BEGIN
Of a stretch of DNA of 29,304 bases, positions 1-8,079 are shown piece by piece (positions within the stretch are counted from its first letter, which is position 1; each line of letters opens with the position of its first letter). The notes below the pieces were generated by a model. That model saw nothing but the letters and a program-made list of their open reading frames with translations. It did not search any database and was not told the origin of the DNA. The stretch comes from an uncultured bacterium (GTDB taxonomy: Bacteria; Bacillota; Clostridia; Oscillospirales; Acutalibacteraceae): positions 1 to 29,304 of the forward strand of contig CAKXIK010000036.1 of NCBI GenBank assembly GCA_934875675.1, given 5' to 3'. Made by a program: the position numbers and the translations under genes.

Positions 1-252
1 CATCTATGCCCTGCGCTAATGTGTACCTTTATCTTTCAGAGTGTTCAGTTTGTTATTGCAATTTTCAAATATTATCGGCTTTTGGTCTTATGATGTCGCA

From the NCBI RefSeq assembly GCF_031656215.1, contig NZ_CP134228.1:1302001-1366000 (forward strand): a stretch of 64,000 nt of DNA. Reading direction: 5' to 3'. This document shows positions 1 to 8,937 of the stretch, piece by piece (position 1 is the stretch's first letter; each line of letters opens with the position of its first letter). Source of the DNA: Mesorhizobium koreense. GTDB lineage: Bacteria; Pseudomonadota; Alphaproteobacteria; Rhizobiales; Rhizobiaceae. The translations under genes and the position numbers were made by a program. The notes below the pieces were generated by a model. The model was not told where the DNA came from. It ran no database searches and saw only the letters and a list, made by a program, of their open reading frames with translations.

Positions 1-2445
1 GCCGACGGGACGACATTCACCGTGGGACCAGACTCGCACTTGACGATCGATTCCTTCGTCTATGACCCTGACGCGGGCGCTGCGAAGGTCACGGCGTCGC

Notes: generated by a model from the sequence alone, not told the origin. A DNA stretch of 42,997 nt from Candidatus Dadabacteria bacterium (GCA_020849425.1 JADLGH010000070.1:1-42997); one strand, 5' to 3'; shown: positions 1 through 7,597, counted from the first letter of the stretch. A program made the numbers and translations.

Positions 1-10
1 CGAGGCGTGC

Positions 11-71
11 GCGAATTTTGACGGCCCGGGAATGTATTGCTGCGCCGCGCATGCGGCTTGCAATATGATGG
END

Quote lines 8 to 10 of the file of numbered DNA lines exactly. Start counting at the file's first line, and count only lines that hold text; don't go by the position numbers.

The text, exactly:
Positions 1-10
1 CGAGGCGTGC

Positions 11-71